One of the fundamental contradictions of today's NHS is the defence of constant reorganisations and performance targets in the name of organisational health.Having set numerous targets and made repeated restructurings, care organisations discover that the only reserve of improved efficiency is more intense and wide-ranging effort by staff.
Organisations then discover that those employees are the survivors whose commitment has been weakened by previous mismanaged transitions.
This is an important factor at the heart of the recent low levels of staff morale, recruitment and retention across the NHS.Managing transitions means bringing people with you - patients and staff - in redesigning the service.Helping staff and patients to cope and live through change is greatly enhanced by actively encouraging their involvement in every stage of redesign. Unless the people factor is acknowledged and managed as a critical risk factor in redesign projects, real and sustainable change is unlikely to occur.
Reorganisation, re-engineering or redesign, whatever you call it, change is still change and can be stressful. People are not cogs in the machine, but individuals with lives to lead and families to support.Most significantly, they are capable of seeing through superficial or dubious changes.
Organisations will not change unless the people in them do.Gaining commitment to improve is a battle for hearts and minds and not merely a matter of management directives, mission statements or a repeated reshuffling of organisational structure.
Staff in care organisations may have doubts if they see change projects being lead by just one particular sector. For example, people from primary or social care organisations may be dubious about change lead by a large university hospital trust, or vice versa.
Conflict can also arise between professional groups within the same organisation. In a single organisation structure, power and influence may be viewed as a given. This is unlikely in the new cross-sector initiatives where many organisations are involved.
New ways of working are needed.The traditional approach of committee meetings has become uninspiring and fatigued. Problems can become drawn out rather than resolved.We need facilitation skills that bring people together to form new systems for improving patient journeys and nurturing innovations.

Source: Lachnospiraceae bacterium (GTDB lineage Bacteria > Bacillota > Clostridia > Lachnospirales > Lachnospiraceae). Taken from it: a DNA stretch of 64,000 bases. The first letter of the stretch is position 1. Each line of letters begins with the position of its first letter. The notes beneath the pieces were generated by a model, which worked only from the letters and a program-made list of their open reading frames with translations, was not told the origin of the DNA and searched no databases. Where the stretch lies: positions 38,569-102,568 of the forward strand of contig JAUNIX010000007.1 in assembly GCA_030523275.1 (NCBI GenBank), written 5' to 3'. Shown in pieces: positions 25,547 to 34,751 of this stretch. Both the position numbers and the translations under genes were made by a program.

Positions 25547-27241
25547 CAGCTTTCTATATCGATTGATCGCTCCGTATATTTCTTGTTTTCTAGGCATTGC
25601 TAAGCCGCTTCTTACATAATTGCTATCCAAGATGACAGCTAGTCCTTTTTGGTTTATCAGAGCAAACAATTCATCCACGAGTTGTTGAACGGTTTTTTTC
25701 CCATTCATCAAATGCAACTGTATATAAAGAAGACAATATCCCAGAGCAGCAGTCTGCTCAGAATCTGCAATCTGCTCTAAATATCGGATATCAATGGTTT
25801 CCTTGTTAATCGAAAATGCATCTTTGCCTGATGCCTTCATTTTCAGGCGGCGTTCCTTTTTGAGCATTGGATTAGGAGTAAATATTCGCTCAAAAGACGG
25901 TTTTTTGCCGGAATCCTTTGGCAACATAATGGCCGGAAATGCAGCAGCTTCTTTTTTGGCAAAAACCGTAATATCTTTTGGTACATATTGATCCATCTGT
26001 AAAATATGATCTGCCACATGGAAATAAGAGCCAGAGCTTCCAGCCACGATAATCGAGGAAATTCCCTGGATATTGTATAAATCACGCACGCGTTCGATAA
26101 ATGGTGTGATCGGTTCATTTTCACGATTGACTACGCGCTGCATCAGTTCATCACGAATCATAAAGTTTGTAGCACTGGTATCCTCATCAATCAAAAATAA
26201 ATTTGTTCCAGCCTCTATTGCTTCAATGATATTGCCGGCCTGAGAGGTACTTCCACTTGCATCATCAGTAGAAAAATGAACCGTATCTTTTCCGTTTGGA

At this critical stage in the modernisation project, there is a significant risk that many organisations may not have developed the necessary level of trust and mutual confidence to engage fully.
These fears need to be explored in an open and honest exchange of views between stakeholders.
Redesign also requires robustness, transparency and neutrality. Perhaps, for these reasons, redesigns may be best facilitated by organisations clearly viewed by all stakeholders as coming entirely from outside health or social care sectors.
Key stages in process redesign
Stage 1 Involves building foundations, clarifying objectives and strategic project planning.
Some key questions:
What are the likely benefits?
Who must be involved?
What could go wrong?
Stage 2 An analysis of the current situation.
Some key questions:
Where do our patients come from and go to?
Where are the problems, issues, delays, duplications and challenges?
How can we involve patients and staff effectively?
How many steps in the journey do not add value for the patient?
Stage 3 The redesign concept.
Some key questions:
What would an improved service be like for patients?
What is the gold standard?
What might our service be like a decade from now?
What is the simplest patient journey?
Stage 4 Action planning; identify projects and teams working towards the redesign.
Some key questions:
What needs doing first?
What are the key pilot projects?
Who is doing what?
How can we share the learning?
Stage 5 Implementation and monitoring.
Some key questions:
How do we know that a change is an improvement?
Where is there resistance?
What have we learned from piloting so we can do it better tomorrow?
The success of the government's modernisation agenda in the NHS will depend on services being considered from the point of view of the patient journeying through the system.
Restructuring organisations does not, on its own, improve care.
Services cannot be improved without the involvement of staff, who may well be demoralised by the frequent organisational upheavals.
1The New NHS: modern, dependable. The Stationary Office, 1997.
2Warner M. Re-designing health services; reducing the zone of delusion. Nuffield Trust, 1997.
3Paton RA, McCalman J.
Change management - a guide to effective implementation. Sage, 2000.
4Paidosh L et al. Customercentred redesign. A requisite for creating effective improvement.Michigan Health and Hospitals magazine. July/August 2000 5Pratt J, Gordon P, Plamping D.Working whole systems. Putting theory into practice in organisations.
King's Fund, 1999.
Steve Killigrew is a consultant project manager.